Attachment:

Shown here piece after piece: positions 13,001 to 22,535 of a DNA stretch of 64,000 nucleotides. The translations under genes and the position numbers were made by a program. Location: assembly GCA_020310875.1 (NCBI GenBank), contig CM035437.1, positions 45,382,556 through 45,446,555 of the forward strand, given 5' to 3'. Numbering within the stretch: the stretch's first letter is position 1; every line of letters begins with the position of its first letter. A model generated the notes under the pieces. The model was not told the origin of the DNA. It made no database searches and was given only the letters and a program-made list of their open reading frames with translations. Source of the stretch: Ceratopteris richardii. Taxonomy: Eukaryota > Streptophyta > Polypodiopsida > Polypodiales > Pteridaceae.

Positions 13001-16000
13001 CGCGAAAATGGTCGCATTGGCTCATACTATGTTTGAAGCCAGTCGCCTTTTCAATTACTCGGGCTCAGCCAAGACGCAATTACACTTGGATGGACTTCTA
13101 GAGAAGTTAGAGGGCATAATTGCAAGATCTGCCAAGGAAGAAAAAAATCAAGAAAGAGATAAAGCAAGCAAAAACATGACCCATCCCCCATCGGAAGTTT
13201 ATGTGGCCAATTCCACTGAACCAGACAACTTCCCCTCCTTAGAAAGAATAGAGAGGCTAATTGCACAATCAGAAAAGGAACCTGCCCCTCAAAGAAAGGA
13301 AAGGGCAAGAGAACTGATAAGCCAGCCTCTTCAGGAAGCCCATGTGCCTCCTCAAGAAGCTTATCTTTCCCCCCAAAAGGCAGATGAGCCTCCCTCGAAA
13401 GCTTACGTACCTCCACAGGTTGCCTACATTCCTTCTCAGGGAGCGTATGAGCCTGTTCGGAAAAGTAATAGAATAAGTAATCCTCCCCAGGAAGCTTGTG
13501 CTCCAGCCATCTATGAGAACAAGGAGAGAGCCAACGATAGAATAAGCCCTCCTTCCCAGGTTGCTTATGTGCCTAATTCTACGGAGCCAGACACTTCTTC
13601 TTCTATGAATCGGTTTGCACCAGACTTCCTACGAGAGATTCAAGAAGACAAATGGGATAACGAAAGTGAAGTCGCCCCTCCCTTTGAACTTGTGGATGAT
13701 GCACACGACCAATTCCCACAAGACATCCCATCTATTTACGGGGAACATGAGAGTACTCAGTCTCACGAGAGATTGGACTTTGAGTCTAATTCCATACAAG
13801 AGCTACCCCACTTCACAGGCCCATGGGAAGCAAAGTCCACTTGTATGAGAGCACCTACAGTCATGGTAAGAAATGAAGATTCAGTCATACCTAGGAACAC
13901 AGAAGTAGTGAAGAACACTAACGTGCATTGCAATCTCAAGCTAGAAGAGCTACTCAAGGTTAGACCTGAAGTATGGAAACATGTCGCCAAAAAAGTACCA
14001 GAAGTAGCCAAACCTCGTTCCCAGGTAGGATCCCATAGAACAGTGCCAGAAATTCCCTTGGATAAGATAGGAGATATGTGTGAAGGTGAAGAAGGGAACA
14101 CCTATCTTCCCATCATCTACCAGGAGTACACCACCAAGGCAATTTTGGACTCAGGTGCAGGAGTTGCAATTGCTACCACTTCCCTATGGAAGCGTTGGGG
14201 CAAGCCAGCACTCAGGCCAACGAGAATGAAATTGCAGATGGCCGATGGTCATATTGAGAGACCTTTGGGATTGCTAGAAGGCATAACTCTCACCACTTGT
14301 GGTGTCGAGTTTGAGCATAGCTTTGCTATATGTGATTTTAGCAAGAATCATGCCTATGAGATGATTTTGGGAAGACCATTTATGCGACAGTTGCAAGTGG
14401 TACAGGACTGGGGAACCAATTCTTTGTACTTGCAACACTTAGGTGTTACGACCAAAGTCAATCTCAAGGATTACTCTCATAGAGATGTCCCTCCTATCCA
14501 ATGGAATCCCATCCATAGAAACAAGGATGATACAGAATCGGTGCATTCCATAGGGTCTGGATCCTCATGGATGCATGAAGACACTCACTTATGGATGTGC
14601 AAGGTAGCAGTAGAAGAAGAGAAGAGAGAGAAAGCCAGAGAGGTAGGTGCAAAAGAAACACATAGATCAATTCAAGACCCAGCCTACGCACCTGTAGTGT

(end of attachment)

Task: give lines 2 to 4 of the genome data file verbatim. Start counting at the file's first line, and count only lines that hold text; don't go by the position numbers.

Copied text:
Positions 13001-16000
13001 CGCGAAAATGGTCGCATTGGCTCATACTATGTTTGAAGCCAGTCGCCTTTTCAATTACTCGGGCTCAGCCAAGACGCAATTACACTTGGATGGACTTCTA
13101 GAGAAGTTAGAGGGCATAATTGCAAGATCTGCCAAGGAAGAAAAAAATCAAGAAAGAGATAAAGCAAGCAAAAACATGACCCATCCCCCATCGGAAGTTT